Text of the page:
Movie Review: Stallone 3-Film Collector’s Set

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Our friends out at Lions Gate sent out a little something special for us; with Stallone off engaging in a brand new shoot-em-up in the form of “The Expendables 2,” Lions Gate gathered together three of Stallone’s finest and put them in one single box set for our enjoyment. It’s called the Stallone 3-Film Collector’s Set, and it’s packing a whole lot of classic Stallone.

First, the series starts with “Rambo: First Blood–Ultimate Edition.” “Rambo: First Blood” is, of course, the story of John Rambo, recently back from a tour in Vietnam who’s decided to head out to the Pacific Northwest to see an old friend. While out there, he runs afoul of the law–boy, does he ever!–which finds his presence in its town unpalatable. Needless to say, Rambo’s response to the law’s overtures will be decidedly direct.

Next, we get “Lock Up,” the classic story of convict Frank Leone, who finds himself transferred to a new maximum security prison, which happens to be run by a warden with a decided grudge. A grudge sufficient, in fact, to not only lead said warden to threaten Leone’s family on the outside, but Leone’s very life. Can the convict survive the horror the warden is about to subject him to? Can the convict even manage to come out on top in a system where the deck is stacked absolutely against him?

Finally, we get an unusual addition in “Cop Land,” the more recent story of a local sheriff in the midst of big-city police officers. Our sheriff discovers that there’s a major conspiracy afoot among the town’s residents, and one that’s sufficient to shock him to his very core as the big-city cops that make up the small town in his jurisdiction are engaging in some serious illegalities. When the cops become criminals, can this small-town sheriff save “cop land” from itself?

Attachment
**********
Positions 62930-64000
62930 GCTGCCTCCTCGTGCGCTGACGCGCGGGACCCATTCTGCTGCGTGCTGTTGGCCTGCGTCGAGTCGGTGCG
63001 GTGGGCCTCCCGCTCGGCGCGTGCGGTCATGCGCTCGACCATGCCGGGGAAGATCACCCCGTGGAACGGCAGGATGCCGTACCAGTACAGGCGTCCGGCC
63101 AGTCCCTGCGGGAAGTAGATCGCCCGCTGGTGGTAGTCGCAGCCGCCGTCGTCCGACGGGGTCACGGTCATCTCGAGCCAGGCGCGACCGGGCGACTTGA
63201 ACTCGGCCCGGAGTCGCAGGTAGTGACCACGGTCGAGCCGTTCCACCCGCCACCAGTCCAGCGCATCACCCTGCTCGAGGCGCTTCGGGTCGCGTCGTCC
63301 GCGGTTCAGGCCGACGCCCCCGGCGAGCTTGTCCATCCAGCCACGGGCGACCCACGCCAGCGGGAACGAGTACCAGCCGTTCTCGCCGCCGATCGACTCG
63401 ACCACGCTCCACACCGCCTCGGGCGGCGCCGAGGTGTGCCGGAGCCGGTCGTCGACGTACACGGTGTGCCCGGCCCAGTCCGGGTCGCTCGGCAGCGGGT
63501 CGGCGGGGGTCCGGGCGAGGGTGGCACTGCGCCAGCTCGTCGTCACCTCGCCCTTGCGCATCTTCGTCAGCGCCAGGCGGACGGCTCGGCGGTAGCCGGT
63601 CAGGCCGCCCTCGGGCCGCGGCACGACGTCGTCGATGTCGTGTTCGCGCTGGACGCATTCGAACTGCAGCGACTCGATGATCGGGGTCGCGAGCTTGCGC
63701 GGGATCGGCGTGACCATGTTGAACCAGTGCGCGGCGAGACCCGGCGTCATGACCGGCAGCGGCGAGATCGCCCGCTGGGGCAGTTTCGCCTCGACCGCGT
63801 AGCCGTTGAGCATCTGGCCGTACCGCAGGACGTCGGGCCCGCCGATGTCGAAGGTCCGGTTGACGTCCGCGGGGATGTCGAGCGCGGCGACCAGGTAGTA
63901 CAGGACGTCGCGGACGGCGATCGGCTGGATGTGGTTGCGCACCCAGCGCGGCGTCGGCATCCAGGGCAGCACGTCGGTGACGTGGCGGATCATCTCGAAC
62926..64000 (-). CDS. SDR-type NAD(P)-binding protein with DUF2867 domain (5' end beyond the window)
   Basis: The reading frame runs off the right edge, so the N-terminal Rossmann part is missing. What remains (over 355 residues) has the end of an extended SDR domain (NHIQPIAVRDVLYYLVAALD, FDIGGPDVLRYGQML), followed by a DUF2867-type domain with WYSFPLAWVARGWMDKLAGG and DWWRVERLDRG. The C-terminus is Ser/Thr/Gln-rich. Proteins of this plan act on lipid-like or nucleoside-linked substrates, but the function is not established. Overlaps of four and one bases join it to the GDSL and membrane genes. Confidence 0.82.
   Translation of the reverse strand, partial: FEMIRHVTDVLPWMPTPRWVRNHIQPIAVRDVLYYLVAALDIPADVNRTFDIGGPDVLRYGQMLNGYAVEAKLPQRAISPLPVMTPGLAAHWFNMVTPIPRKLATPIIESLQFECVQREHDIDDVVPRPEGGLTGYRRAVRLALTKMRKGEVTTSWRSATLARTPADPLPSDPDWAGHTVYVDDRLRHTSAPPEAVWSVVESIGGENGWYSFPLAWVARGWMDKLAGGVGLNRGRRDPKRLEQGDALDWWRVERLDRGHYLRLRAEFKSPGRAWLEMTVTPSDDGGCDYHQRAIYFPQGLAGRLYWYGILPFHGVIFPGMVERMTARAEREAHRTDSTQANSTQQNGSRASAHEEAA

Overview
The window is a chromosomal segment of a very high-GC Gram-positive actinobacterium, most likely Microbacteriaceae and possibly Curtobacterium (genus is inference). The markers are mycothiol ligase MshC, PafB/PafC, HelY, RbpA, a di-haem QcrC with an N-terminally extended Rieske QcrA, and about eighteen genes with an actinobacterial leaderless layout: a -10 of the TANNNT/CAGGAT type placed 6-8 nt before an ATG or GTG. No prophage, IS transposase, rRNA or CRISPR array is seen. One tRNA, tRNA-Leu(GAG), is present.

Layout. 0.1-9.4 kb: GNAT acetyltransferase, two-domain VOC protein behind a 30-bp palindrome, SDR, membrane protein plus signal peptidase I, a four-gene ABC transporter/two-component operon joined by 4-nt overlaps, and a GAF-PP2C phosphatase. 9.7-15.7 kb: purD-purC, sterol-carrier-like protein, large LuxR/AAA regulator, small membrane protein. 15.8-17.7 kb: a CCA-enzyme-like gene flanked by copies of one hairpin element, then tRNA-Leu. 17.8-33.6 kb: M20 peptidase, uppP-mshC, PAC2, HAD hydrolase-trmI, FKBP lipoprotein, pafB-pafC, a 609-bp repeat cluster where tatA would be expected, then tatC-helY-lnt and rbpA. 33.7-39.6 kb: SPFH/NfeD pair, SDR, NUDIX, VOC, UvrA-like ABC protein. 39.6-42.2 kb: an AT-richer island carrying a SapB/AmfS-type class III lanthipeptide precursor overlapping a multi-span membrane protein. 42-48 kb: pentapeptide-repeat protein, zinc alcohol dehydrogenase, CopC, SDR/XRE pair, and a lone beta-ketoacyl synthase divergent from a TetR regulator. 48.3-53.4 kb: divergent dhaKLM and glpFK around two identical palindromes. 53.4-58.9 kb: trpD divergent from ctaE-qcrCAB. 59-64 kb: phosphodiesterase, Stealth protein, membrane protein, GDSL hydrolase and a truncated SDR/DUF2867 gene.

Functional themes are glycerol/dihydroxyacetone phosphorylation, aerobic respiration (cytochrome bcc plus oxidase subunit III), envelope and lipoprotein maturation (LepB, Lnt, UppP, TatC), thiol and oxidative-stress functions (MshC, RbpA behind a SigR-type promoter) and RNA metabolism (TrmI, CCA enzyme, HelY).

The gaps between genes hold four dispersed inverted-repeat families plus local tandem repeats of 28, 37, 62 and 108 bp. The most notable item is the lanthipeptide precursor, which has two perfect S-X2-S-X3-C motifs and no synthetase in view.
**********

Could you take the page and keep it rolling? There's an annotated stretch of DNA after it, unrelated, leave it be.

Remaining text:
This is, of course, not the first time that large quantities of Stallone have been gathered together in one place. Lions Gate has done several such titles previously, and both “Lock Up”and anything involving Rambo generally finds its way therein. While these are all fine examples of Stallone’s work–okay, maybe “Cop Land” wasn’t exactly what a lot of action buffs were hoping for–it’s still going to be an impressive array of Stallone in one place for easy consumption.

Stallone’s movies are oddly timeless–it’s almost tough to tell that “Rambo: First Blood” was shot 30 years ago, and “Lock Up” is old enough to buy a round of beers as it’s 23 years old this year. Even “Cop Land” isn’t exactly a kid any more, and it’s busily eyeing the cigarette counter at the ripe old age of 15.

The key point here is that, for the most part, these movies are still about as good as they were when they were first released. Stallone’s films have that touch of the timeless to them, and action buffs everywhere often find themselves just as enamored with them today as they were in the past.

Maybe this one’s a bit more for the fans than for anyone else, but it’s hard not to enjoy Stallone on some level, even if it appeals more to the mindless popcorn-cruncher Saturday matinee side than to the cerebral high-brow side. Obviously some will like one title better than another, but it’s a safe bet that at least one of the three films contained herein will be welcome in someone’s home theater.

Either way, there’s more than enough to like here, and the Stallone 3-Film Collector’s Set will have plenty going for it.

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